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After two years of waiting, Louisiana’s first legal cannabis plants will finally hit soil today.
Facilitated by the state Department of Agriculture and Forestry and Louisiana State University, growers at GB Sciences Louisiana plan to bring their 30 by 60 foot self-contained cultivation pod into full operation by the end of the weekend, with plans to bring legally-sanctioned cannabis products to qualified patients by the end of the year.
According to the Monroe News Star, Louisiana Agriculture Commissioner Dr. Mike Strain (real name) spent the week finishing required paperwork and site inspections to officially kick start the Pelican State’s medical marijuana program. Cultivators at GB Sciences constructed the grow pod to be able to house the entire lifecycle of the plant, from seed germination to packaging, and placed it outside of their main facility to quickly eliminate any potential licensing snafoos.
"Based upon a very productive meeting with Dr. Strain and the thorough attention to detail from his team we believe we can move forward with production on Friday," John Davis, president of GB Sciences, told the News Star.
While New Orleans embraces streetside drinking, and the Mississippi River hosts gambling boats, Louisiana has long struggled to accept cannabis reform. Bayou legislators passed one of the nation’s most restrictive medical marijuana laws in 2016, but have since made patients wait to access the plant while regulators implemented a unique, university-led program. Slowing the process even further, one year after the bill passed, only two doctors had signed up to recommend the medication.
Under Louisiana state law, medical cannabis products will be restricted to oils, tinctures, topicals, and sprays, with a complete ban on smokable bud. In June of this year, state Senator Ted James introduced and passed legislation to pre-emptively expand the program’s qualifying conditions, adding PTSD, glaucoma, intractable pain, and more to a previously restrictive list of only 10 conditions, including cancer, epilepsy, and HIV.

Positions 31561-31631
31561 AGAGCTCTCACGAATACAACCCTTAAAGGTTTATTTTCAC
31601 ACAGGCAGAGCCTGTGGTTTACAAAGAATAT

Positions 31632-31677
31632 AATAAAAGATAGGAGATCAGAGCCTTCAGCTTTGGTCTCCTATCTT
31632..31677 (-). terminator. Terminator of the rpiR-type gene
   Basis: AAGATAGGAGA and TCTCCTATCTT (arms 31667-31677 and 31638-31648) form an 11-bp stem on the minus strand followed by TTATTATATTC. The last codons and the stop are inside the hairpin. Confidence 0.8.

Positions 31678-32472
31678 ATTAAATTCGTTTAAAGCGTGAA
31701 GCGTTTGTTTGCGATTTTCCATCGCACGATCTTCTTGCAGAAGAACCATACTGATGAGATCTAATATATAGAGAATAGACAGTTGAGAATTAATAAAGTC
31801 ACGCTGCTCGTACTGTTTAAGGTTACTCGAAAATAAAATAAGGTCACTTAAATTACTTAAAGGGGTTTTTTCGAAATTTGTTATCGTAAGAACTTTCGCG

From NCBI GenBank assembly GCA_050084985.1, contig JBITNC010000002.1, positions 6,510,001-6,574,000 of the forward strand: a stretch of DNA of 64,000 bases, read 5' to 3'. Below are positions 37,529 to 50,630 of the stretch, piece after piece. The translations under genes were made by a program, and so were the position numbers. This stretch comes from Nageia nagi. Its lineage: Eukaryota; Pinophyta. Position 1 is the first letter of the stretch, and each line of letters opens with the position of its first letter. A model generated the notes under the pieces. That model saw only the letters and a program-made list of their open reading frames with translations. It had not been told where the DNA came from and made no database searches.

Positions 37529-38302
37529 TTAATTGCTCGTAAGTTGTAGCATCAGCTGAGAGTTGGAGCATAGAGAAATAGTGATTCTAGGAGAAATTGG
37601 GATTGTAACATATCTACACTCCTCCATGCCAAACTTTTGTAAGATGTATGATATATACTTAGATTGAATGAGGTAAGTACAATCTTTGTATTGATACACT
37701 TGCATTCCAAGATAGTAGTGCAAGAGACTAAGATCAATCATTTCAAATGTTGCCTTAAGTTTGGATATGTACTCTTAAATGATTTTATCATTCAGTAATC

Feeling pressure from patients and ganjapreneurs, Commissioner Strain passed over every potential regulatory snair with a fine-toothed comb, assuring that GB Sciences would be able to get their hands dirty in some soil this weekend.
"We worked page by page; I told them nobody was leaving until we reached a resolution," Strain told the News Star. "This is the most scrutinized project since riverboat gambling," the commissioner said. "Everything has to be done by the book, and we're having to write the book. We're going to do exactly what is right, period."
Teaming up with the LSU Agricultural Center, GB Sciences will now be the first company to bring marijuana products to the legal market, with hopes that their head start will lead to quicker licensing for the company’s larger production facility.
"We are hopeful that going through this detailed process will expedite the approval process for our entire facility because the department will be far more educated about what we are doing," John Davis, the president of GB Sciences Louisiana, told the New Orleans Times-Picayune.
Once pot plants are in the ground, though, Pelican State medical marijuana patients will still need to wait for nature to take its course, with at least three months of cultivation and processing time delaying access to the plant until at least November of this year.
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